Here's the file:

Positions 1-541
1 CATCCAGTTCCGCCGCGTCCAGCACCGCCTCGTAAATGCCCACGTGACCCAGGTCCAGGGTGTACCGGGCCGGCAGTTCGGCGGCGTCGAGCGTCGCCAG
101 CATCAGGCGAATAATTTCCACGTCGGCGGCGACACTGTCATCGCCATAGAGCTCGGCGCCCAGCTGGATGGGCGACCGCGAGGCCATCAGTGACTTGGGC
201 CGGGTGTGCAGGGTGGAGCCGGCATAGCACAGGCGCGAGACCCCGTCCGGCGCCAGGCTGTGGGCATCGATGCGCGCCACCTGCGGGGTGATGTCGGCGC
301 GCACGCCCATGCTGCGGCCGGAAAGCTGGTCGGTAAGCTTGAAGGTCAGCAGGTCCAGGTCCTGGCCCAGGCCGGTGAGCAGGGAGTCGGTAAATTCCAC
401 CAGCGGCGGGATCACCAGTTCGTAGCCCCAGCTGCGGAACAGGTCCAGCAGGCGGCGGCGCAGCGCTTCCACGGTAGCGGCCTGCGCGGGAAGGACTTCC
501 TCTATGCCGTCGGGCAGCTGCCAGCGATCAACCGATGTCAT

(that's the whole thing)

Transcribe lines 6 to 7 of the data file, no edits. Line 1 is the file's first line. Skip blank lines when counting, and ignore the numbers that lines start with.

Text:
401 CAGCGGCGGGATCACCAGTTCGTAGCCCCAGCTGCGGAACAGGTCCAGCAGGCGGCGGCGCAGCGCTTCCACGGTAGCGGCCTGCGCGGGAAGGACTTCC
501 TCTATGCCGTCGGGCAGCTGCCAGCGATCAACCGATGTCAT